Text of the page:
Why is it that the evolutionary dynamics of mitochondrial genomes appears to differ between the two major nematode taxonomic classes? While it is tempting to propose a bottleneck that generated a small population of progenitor mtDNA molecules and at present we are surveying an early window in chromadorean evolution, this hypothesis may be too simplistic. Mitochondrial genomes from but 26 chromadorean genera have been characterized, a sample size that may be too modest; the few “idiosyncratic” mitochondrial gene orders that have been described may ultimately prove not to be exceptional, indicating rates of change between the two nematode classes is not as different as currently perceived.
Evolutionary time alone appears not to be the exclusive factor in the observed class distinction between mitochondrial genome diversity levels. The rampant congener gene order variation associated with Romanomermis mtDNA suggests changes in mtDNA synteny can occur over more modest time intervals that define speciation events; hypervariation of T. cosgrovei mitochondrial genomes indicate that change can occur in real-time. Moreover, it cannot yet be ascertained if enoplean nematode mtDNA variation has been generated at a consistent trajectory through time or is episodic. Because congener comparisons appear to reflect mitochondrial genome plasticity at higher taxonomic levels (Gissi et al. 2008), it will be important to discover if Romanomermis is unique among the enoplean lineages with respect to the rapidity of mtDNA gene order change.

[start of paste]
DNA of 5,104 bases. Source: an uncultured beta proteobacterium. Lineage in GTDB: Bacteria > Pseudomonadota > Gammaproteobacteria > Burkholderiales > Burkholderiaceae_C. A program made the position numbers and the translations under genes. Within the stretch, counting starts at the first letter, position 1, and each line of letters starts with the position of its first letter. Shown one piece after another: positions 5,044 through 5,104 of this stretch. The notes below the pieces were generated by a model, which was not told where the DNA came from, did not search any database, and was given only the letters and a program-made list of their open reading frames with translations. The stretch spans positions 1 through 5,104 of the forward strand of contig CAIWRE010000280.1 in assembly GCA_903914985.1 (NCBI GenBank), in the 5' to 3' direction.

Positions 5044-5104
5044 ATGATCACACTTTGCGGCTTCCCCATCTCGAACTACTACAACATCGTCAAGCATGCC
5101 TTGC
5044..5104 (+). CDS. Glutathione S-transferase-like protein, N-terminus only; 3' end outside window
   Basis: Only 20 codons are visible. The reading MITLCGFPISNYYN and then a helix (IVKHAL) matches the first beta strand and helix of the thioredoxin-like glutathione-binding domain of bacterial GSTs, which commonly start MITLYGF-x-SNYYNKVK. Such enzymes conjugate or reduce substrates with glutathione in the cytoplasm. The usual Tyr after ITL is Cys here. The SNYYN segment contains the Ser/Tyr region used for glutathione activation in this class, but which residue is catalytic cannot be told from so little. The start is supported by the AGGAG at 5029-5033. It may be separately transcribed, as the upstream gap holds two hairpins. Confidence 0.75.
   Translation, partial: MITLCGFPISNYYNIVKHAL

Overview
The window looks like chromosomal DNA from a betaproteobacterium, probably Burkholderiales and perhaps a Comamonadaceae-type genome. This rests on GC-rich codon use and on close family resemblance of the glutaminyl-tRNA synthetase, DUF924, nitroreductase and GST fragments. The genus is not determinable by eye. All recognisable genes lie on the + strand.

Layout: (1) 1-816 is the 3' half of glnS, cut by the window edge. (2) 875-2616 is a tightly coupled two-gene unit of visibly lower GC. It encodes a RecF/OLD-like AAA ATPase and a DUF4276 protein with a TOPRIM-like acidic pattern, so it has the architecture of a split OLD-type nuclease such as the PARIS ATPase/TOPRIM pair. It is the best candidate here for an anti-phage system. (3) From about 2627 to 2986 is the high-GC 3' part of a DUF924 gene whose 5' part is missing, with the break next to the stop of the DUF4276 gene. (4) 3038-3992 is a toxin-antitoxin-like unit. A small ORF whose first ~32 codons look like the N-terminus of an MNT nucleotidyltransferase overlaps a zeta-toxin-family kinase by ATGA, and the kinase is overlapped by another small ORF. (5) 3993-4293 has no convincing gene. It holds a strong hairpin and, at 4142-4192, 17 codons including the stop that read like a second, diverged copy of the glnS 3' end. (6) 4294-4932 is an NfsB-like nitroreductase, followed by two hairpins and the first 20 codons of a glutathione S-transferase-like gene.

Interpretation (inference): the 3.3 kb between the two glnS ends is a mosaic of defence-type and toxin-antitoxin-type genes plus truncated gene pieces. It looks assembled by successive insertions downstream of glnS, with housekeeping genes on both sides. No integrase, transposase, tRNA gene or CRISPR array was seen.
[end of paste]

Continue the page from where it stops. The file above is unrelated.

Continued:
If the observed mtDNA plasticity is a consequence of genetic recombination (Lunt and Hyman 1997), requisite enzymatic machinery in the form of recombinases is likely involved. Mitochondrial gene order changes and related processes such as hypervariation within specific lineages may be due to a loss or gain of the ability to target these proteins to the organelle. Studies on the mechanistic enzymology of nematode mitochondrial genome rearrangement in species such as M. incognita and T. cosgrovei, where real-time mtDNA variation has been characterized (Lunt and Hyman, 1997; Tang and Hyman 2007) should provide another layer of understanding as to why the evolutionary dynamics of mitochondrial genomes varies throughout the phylum.
I wish to thank my former graduate students, Drs. Sha Tang and Zhen Wu for sharing their completed dissertation work on comparative mermithid mitochondrial genomics prior to publication. I wish to express my appreciation to Samantha C. Lewis, a current graduate student, for bringing high throughput DNA sequencing to my laboratory. This work was supported by the University of California-Riverside Institute for Integrative Genome Biology, the Committee on Research and the Agricultural Experiment Station.